Stroke patients often experience rapid loss of brain function due to an interruption of blood flow to the brain or the rupture of blood vessels in the brain. If not treated properly, stroke can cause permanent neurological damage, or even death. Researchers have been looking for ways to more precisely target this complex illness1.
According to Dr. Tim Murphy, researcher at the Brain Research Centre and professor at the Department of Psychiatry at UBC, spontaneous brain activity is not random. In fact, it follows a predictable pattern based on the brain’s hard wiring.
“We were able to make maps that could predict signal movement,” says Dr. Murphy. “We could pinpoint which areas of the brain would next be activated by following common ‘superhighways’ or pathways of signal movement during spontaneous brain activity.”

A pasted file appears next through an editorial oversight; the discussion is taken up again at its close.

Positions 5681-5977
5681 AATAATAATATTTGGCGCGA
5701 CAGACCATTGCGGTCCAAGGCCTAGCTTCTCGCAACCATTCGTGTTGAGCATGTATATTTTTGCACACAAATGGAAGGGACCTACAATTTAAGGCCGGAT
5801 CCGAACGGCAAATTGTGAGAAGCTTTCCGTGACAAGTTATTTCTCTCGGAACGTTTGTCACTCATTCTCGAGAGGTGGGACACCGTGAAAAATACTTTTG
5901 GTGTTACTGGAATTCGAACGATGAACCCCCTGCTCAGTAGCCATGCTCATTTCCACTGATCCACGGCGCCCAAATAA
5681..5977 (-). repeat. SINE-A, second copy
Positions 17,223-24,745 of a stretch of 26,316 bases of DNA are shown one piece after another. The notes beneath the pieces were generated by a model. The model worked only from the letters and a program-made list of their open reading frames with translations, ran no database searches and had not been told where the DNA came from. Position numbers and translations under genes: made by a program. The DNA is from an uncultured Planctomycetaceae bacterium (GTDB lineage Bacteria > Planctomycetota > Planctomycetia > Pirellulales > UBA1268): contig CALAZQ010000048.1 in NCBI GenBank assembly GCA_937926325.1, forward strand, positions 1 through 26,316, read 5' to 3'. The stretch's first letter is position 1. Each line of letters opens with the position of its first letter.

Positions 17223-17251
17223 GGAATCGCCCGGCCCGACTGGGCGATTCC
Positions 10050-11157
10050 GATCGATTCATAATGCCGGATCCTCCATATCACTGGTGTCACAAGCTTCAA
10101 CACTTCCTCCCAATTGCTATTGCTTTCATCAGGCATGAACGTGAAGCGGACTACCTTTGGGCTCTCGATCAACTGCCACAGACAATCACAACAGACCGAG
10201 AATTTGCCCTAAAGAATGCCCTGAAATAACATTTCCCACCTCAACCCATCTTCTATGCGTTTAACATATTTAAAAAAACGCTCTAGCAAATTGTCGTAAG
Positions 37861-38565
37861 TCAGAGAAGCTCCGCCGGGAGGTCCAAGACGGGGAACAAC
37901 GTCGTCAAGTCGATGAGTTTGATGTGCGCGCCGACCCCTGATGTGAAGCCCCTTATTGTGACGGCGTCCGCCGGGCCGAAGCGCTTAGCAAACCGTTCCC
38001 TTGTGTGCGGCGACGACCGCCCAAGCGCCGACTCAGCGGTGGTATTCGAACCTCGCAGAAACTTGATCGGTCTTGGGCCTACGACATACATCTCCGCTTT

After further investigation, Dr. Murphy and his team found that when one part of the brain was stimulated other adjacent areas also became activated, even in the absence of direct stimulation. Additional adjacent brain areas were further triggered as a result of the stimulation. This is also the case for brains at anesthetized state.
“Understanding information processing pathways and patterns are important because this helps us with potential strategies to manage and treat problems if they occur,” says Dr. Murphy. “For instance, we might be able to predict which adjacent areas of the brain will be affected as a result of an initial stroke.”
This study sheds new light on treatment for stroke. Researchers are hopeful that the brain activity map will aid the development of a more targeted treatment or rehabilitation strategy for people who have had a stroke.
The research was funded by the Canadian Institutes of Health Research, the Human Frontier Science Program, the Michael Smith Foundation for Health Research, and the Heart & Stroke Foundation of Canada.REFERENCES
1Heart and Stroke Foundation, 2012.What is Stroke? http://www.heartandstroke.com/site/c.ikIQLcMWJtE/b.3483935/k.736A/Stroke__What_is_Stroke.htm